A Proper British Prop: Tissot’s Tartan Blanket

Among the recurring props that James Tissot used in his oil paintings, including the tiger skin, the leopard fur, certain striking gowns, and numerous wicker chairs, were fringed woolen blankets, most often one in a red tartan.

The first use he made of a blanket as a device to add color and visual interest to his composition was in The Marquis and the Marquise de Miramon and their children (1865):  in this case, a fringed red and white checked picnic cloth, or table cover, is draped over the stone wall behind the French aristocrat’s young son, Léon.

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The Marquis and Marquise de Miramon and their children (1865), by James Tissot.  Musee d’Orsay, Paris.  www.the-athenaeum.org

After Tissot emigrated to London in mid-1871, rebuilding his career following the Franco-Prussian War and the bloody Commune uprising in Paris, one of the first oils he painted and exhibited in this new market featured a subdued brown and white striped lap rug, appropriate to the palette, in Gentleman in a Railway Carriage (1872).

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Gentleman in a Railway Carriage (1872), by James Tissot.  The Worcester Art Museum, Massachusetts.  (Photo: Wikiart.org)

Tissot, ever the shrewd man of business, understood that he now had to paint for an entirely new clientele.  While British aristocrats did not purchase the Frenchman’s paintings, plenty of newly-wealthy businessmen sought his work as they enhanced their social status by building art collections.  Tissot had to appeal to Victorian tastes, in an empire ruled by a Queen whose beloved retreat was Balmoral Castle in Aberdeenshire.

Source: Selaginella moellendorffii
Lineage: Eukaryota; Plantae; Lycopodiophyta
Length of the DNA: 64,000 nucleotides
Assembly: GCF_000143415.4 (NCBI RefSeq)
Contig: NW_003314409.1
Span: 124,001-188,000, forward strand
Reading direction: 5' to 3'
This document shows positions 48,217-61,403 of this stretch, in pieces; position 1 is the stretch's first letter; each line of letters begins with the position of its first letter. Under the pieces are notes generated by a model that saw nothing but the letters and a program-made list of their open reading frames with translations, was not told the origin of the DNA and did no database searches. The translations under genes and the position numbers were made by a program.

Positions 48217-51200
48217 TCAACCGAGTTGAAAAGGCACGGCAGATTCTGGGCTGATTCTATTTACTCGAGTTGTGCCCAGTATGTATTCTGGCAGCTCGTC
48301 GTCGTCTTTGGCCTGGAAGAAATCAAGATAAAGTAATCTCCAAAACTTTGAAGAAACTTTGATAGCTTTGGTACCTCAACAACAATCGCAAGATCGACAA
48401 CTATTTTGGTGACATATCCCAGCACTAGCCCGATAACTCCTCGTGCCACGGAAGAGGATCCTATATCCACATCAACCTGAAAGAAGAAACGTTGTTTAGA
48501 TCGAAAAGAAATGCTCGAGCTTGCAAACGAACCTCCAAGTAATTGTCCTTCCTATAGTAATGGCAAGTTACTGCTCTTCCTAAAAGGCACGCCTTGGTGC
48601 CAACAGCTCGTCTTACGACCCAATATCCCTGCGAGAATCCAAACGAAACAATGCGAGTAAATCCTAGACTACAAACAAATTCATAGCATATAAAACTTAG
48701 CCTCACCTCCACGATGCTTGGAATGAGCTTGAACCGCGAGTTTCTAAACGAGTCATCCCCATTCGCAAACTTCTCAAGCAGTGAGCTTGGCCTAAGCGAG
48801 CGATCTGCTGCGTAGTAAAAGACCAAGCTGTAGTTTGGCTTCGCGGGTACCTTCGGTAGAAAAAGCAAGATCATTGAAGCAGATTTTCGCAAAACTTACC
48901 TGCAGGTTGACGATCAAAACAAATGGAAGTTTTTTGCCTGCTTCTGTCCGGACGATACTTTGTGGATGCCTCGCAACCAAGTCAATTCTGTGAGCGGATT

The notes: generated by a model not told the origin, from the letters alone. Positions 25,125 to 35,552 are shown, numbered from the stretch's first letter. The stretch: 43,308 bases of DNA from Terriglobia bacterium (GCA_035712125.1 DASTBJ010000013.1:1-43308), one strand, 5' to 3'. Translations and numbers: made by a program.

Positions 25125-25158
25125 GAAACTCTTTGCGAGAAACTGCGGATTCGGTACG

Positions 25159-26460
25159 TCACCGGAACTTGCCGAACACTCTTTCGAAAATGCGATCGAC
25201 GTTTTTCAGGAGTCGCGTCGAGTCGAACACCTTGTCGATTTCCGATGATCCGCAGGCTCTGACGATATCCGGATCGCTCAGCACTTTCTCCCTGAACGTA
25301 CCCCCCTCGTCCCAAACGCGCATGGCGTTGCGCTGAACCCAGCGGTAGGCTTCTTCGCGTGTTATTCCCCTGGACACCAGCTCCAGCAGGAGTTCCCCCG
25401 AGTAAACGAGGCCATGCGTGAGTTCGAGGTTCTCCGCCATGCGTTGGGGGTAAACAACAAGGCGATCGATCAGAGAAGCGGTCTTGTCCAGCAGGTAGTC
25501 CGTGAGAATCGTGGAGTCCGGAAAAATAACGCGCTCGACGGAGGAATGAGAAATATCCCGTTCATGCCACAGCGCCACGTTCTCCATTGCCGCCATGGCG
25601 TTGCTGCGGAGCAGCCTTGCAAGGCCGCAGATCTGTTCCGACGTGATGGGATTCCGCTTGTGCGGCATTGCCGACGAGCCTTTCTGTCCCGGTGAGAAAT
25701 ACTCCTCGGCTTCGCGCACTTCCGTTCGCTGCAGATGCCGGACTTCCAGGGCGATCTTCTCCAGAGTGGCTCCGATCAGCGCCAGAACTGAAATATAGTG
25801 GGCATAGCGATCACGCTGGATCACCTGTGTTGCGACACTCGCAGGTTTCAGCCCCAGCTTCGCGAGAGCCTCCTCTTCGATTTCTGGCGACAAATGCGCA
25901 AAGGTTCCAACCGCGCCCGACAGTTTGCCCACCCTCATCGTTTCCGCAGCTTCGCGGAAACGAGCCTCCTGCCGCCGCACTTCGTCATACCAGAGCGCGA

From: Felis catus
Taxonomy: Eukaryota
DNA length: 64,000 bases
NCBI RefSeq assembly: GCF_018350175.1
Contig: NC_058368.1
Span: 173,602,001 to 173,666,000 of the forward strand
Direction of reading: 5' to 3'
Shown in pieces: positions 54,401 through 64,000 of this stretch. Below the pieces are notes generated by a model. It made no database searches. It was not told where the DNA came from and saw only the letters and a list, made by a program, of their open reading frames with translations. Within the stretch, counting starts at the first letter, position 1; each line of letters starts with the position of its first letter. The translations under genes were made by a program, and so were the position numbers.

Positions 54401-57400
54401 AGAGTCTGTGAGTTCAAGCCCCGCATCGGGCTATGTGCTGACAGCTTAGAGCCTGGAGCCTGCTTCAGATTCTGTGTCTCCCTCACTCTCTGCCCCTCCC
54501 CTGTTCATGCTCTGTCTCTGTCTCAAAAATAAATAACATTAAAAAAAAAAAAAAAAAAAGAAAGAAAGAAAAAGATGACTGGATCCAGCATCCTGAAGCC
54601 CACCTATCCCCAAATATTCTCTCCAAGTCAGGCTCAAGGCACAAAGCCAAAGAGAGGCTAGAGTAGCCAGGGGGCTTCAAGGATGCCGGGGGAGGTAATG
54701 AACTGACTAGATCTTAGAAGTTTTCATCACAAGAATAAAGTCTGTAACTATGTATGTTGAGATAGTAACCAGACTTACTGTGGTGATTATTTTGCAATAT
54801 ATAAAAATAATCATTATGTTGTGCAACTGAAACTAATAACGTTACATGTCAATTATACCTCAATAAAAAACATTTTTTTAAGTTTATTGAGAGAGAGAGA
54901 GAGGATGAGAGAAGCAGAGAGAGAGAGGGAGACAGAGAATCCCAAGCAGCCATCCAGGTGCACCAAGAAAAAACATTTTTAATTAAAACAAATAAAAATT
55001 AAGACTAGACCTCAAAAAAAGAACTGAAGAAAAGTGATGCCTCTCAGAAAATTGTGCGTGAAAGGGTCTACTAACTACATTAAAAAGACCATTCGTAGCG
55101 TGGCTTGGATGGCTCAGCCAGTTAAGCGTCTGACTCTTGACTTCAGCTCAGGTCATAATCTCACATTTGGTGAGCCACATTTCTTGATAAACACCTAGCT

Soon, he began to feature Scottish tartan blankets in his paintings.  He used the same fringed tartan blanket in The Captain and the Mate (1873) and The Last Evening (1873).  In these pictures as well as A Visit to the Yacht (1873), the blanket is a prop that provides an enlivening splash of red in the composition and sets off the adjacent gown.

In The Captain’s Daughter (1873), a black and white checked blanket is draped over the wooden railing under the woman’s arm, providing visual interest between the water and her dark floral dress.

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The Captain and the Mate, (1873), by James Tissot. The Captain and the Mate (1873), by James Tissot. Oil on panel, 53.6 by 76.2 cm. Private Collection. Courtesy of The Bridgeman Art Library for use in “The Hammock: A novel based on the true story of French painter James Tissot,” © 2012 Courtesy of The Bridgeman Art Library for use in The Hammock: A novel based on the true story of French painter James Tissot, © 2012

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The Last Evening (1873), by James Tissot. Oil on canvas, 28.3 by 40.6 in. (72 by 103 cm). The Guildhall Art Gallery, London. (Photo: Wikimedia.org)

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A Visit to the Yacht (c. 1873), by James Tissot.  Private Collection.

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The Captain’s Daughter (1873), by James Tissot.  www.the-athenaeum.org

Tissot then begins to use this prop with some psychological sophistication.  In The Return from the Boating Trip (1873) and Waiting at the Station, Willesden Junction (1874), the tartan blanket not only provides the red necessary to the composition, but it adds a note of modern self-reliance to the women holding it.  With the blanket draped over their arms, Tissot depicts them providing for their own needs and ensuring their own comfortable mobility.